ASIC slaps QLD adviser with five-year ban

As part of the Australian Securities and Investments Commission’s (ASIC’s) move to clean up the financial services industry, it has banned Queensland-based Breakaway Finance Group and Millenium 3 adviser, Gregory Forster, from providing financial services for five years after an investigation showed he provided inappropriate advice to clients and failed to act in their best interests.

The ASIC investigation found Forster had failed to take into account his clients’ actual circumstances when providing advice, instead obtaining limited information and making a series of assumptions about their personal circumstances.

The investigation also found Forster recommended new superannuation and insurance products to his clients without considering their existing products and services, and in many cases, those insurance products’ premiums were not affordable. Forster’s clients’ premiums were paid from their superannuation, which could potentially lead to the erosion of their balances.

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The corporate regulator found Forster had significantly understated the costs associated with the implementation of his advice, particularly the costs associated with running a SMSF.

As well, it was found Forster had not complied with the requirements for a Statement of Advice, and instead of disclosing the dollar value of fees, he used percentages.



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Setting aside from what other issues raised here, Advisers are being setup for a fall, on the one hand if we don’t advise on what they NEED and a subsequent claim results in a payout which is insufficient for a client’s circumstances the Adviser gets sued OR now on the other hand, if we advise based on a client’s Need and let the client decide if they wish to spend the cost of the premium to protect their financial position, we can be banned by ASIC for eroding the client super balance!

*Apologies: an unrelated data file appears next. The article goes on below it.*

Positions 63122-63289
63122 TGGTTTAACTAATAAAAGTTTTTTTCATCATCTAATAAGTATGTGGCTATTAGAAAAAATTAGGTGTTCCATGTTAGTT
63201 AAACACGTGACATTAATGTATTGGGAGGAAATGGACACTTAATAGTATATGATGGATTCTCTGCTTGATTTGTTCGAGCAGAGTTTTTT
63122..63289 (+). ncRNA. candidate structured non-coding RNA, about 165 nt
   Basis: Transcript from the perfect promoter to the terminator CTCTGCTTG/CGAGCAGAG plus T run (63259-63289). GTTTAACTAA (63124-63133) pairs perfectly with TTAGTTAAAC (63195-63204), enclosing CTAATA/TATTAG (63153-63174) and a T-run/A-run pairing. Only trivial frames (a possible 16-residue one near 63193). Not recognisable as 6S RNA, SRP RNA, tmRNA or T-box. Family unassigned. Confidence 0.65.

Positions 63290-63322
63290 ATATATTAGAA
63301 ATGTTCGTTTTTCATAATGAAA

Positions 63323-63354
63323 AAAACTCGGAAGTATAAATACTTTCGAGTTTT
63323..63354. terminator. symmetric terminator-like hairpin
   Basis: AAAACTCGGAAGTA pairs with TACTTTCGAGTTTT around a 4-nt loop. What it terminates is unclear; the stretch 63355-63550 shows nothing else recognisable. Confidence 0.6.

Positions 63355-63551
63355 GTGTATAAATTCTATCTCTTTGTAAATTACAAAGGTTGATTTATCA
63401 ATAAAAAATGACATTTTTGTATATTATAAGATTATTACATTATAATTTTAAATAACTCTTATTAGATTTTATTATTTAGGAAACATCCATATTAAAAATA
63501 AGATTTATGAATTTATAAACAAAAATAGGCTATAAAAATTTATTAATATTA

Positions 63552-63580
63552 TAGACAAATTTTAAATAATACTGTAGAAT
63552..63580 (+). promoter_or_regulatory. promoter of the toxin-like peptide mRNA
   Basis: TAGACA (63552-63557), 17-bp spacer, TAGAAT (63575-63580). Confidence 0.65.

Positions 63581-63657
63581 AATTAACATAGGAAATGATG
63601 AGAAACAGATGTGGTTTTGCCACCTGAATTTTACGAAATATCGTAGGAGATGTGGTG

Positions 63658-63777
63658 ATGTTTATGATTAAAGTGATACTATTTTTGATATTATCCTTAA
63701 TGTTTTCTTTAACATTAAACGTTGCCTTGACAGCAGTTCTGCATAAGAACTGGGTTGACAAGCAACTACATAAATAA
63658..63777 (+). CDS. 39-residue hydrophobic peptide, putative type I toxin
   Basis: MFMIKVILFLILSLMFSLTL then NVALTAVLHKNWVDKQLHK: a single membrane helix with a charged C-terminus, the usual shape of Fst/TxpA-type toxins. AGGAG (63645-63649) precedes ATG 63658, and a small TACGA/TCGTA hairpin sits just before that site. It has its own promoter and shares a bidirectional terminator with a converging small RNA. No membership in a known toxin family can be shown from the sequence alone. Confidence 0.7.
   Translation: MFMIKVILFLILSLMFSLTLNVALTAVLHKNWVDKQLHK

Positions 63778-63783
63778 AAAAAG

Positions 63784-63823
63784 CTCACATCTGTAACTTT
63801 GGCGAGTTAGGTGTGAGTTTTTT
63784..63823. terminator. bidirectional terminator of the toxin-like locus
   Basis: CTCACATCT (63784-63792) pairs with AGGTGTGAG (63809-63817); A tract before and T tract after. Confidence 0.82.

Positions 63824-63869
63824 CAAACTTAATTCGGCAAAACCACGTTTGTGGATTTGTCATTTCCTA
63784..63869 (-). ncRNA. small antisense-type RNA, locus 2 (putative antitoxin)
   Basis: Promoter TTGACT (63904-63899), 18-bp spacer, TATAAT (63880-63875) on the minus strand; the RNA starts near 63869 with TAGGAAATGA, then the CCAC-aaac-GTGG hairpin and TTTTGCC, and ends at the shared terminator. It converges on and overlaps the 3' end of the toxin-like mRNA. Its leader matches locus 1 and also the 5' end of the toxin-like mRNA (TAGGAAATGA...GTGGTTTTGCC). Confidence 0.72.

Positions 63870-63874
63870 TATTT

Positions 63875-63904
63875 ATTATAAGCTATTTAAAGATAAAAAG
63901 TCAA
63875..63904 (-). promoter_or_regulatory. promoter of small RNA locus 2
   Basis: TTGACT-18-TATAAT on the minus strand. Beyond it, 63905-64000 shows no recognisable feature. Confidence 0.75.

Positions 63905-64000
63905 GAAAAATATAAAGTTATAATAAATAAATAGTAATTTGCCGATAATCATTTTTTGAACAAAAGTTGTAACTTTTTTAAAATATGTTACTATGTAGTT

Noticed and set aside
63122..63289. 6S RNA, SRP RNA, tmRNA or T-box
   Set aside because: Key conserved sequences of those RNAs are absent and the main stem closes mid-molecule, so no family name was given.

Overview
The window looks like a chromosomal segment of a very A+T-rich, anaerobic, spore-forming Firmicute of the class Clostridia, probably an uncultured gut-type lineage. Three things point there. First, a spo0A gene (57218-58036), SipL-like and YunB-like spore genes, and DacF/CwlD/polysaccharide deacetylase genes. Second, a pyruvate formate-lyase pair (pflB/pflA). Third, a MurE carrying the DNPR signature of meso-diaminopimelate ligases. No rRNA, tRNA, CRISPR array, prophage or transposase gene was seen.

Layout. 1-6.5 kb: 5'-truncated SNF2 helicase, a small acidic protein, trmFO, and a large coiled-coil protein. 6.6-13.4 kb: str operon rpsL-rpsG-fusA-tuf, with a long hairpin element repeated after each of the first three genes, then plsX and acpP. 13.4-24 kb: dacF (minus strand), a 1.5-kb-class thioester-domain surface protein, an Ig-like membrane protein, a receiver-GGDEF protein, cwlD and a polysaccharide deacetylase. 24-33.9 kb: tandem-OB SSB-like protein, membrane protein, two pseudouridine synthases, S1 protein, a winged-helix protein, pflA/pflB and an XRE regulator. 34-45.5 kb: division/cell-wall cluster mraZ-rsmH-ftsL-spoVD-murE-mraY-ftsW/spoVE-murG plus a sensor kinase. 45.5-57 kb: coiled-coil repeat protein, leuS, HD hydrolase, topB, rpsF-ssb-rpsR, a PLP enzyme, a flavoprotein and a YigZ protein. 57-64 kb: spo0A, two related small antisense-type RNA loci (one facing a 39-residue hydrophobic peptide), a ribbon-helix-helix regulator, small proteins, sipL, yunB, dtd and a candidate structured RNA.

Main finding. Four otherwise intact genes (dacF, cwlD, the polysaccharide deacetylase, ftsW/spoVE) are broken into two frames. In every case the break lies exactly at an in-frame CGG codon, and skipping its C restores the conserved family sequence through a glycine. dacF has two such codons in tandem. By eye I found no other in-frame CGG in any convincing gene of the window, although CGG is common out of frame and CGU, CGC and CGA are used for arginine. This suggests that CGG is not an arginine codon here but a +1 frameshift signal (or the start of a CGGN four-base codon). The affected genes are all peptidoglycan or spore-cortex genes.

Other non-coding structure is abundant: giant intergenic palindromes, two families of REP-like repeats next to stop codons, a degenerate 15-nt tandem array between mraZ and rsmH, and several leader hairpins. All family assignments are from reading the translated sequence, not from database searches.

Totally correct PaulB....damned if we do....damned if we don't. And the ultimate cause......."Lawyers".....say no more.

maybe i will just become a lawyer it's not hard to do. i did a much harder masters degree in finance. i can pass law quite easily.

then i'll just get people fighting with each other while i drag the case along for as long as i can. no siree, no conflict there. all ethical going to disclose fees upfront, then again increasing each time and again as i bleed them dry

yes siree, i am going to be a lawyer

at least it's 30 hours less cpd per annum

Couldn't agree more Paul B.
Keep up the good fight.

Is ASIC aware of the law?

Question One
"....sometimes they were significantly more than his clients’ NORMAL superannuation contributions...."
Does this mean any recommendation of insurance where the premium is larger than NORMAL super contributions is a no go? MASSIVE IMPLICATION FOR EVERYONE.

Question Two
“ASIC found that Mr Forster had made those recommendations even though the clients had originally sought his advice because they were unhappy with their superannuation balance.”
So, when a client walks in, is ASIC now saying do no further investigation of the clients needs.

Thats the problem with high commission rates. Tends to attract salespeople, not advisers. I see people on Linkedin beating their chest about their prowess on providing cover for their clients and adding trophies to the collection. If commissions get wiped I probably won't see these posts anymore...oh joy. "We're a fee for service firm...but still accept commission on life insurance...on top of the holistic advice fee". I still struggle with this concept.

Get, if y lou u struggle with your firm accepting commissions I have an idea for you. Offer to take a pay cut equal to the drop in commissions. Let me know how you get on.

The problem with high commissions is that it attracts glorified salespeople thinking they are qualified to give financial advice. So I agree with you Gez. Perhaps when the glorified salespeople leave the industry for good, we can then start thinking about the financial advisory sector actually become a profession and earn respect the way an accountant does.

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